Trump Strips Birth Control Coverage From Millions of Women
In October, the Trump administration issued a rule to allow employers, insurance companies, and universities to deny coverage of contraception to their employees. This denial of coverage will surely change the lives of 64 million women who were able to access affordable birth control thanks to an Obama-era rule, and critics say it will send progress in women’s health back decades. It will also affect their partners and families.
Since 1960, the birth control pill has of course proven useful not as a contraceptive. But it’s larger impact on women’s health matters too. It has been a method to lower abortion rates, with the attendant health risks, and it also is prescribed to women to treat conditions such as endometriosis and polycystic ovary syndrome.
But it wasn’t covered by insurance. Because women’s sexual health and needs are seen as non essentials, ‘the Pill’ was treated as a luxury — even though its costs made up approximately 44% of women’s healthcare expenses.
Finally, the Obama Administration mandated in the Affordable Care Act that birth control was to be covered in women’s health care plans. This coverage meant a big savings for women and their families.
This policy in the ACA brought the total cost of prescription drugs in the nation down by 63%.
The savings were real. According to a Health Affairs report, women and their families saved more than $1.4 billion on birth control in a single year. Not only that, but a second major benefit of the ACA covering the high cost of contraception, was that the rate of teen pregnancy dropped to an all-time low.
Finally, the abortion rate sank to the lowest number it had been since Roe V Wade made abortion legal in all states.
In the name of religious freedom, there was an exemption that allowed religious companies to opt out of paying for plans that provided birth control. The rule was narrow, meaning that private entities really had to prove that religion was central to their companies’ culture and also that birth control violated that religion.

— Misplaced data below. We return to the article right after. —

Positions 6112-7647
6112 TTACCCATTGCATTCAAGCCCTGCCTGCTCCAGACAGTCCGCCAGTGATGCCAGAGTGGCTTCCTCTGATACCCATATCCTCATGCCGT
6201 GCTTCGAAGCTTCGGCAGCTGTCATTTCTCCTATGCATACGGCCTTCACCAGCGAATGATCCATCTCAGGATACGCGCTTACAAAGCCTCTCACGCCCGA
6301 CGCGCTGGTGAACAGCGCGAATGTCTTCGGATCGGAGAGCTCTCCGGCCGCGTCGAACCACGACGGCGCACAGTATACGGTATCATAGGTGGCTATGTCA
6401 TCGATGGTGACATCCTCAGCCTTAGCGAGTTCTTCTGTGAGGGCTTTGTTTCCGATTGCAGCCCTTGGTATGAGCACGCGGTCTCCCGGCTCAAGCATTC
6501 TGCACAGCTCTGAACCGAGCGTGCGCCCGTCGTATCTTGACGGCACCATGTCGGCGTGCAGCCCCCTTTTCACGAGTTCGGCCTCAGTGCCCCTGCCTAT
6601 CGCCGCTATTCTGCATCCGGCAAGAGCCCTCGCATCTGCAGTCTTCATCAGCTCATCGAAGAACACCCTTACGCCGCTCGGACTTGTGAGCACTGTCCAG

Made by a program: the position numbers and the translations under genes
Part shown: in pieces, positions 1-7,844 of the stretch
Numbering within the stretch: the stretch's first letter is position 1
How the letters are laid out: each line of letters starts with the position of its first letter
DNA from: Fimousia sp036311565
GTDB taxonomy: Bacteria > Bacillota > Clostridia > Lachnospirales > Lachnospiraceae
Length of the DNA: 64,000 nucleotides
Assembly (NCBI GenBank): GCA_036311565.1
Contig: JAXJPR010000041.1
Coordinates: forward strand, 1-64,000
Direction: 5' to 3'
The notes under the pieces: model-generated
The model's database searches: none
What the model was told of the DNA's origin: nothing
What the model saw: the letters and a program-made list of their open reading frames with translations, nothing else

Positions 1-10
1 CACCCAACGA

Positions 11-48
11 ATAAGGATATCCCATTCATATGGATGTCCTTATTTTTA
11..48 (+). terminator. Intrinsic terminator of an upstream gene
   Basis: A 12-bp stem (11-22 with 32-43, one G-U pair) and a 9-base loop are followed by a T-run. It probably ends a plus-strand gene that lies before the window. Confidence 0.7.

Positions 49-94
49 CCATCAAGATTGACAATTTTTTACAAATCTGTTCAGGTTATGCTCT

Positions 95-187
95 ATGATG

But last Friday, the Trump Administration opened up that loophole wide enough to drive a truck through.
The President opened this exemption up to almost any company that claims that it has a “strongly held” “moral conviction”.
The text of this mandate allows for businesses to opt out of providing birth control “on the basis of moral conviction which is not based in any particular religious belief.”
So women who are unfortunate enough to work for companies who make this vague claim, will face their birth control being taken off of their plans.
These women will have to pay full price, which as US News reported can be incredibly costly:
“The Pill” cost $50 a month and $600 annually.
Birth control patches also cost $50 a month, or $600 annually.
The Cervical Cap costs $60 per year, but doesn’t have the same rate of success as the hormone-utilizing methods.
Condoms cost between 20 cents and $2.50 each. For couples that use them twice a week, that averages an expense of $150 a year.
Diaphragms require a doctor’s exam, which can cost anywhere from $20 to $200 plus $60 a year for the diaphragm itself. IUDs cost $500 to $1,000 each.
A contraceptive shot — (Depo-Provera) — costs between $35 and $75 each, plus $20 to $40 for the doctor’s visit.
Sterilization costs $4,000, but it is a permanent procedure.
The Vaginal Ring (NuvaRing) costs $50 per month plus up to $200 for a doctor’s visit and prescription.
Without this coverage, the administration is ushering back a time when women and their partners didn’t have any real control over when or if they wanted children. They will have to make decisions about whether to spend money on birth control or on other needs. And the research suggests that this change could lead back to higher abortion rates, which no one can think is a good outcome, no matter how one feels about abortion rights.
A Kaiser/Washington Post poll estimated that 77% of women and 64% of men support contraceptive coverage. The President’s move goes against the will of most Americans on this issue affecting public health and also families’ and women’s basic financial security.
The repeal has been filed as an “interim final rule” in the Federal Register. This means it will go into effect immediately, instead of having the standard period of comment. The rule will go into effect on December 5th if it is carried out as planned.
Do you think this is a good idea? Or do you think that women shouldn’t be especially penalized by being burdened with the high cost of family planning? Have your say! Use the BillCam to find you elected representative and tweet your views on this to him or her.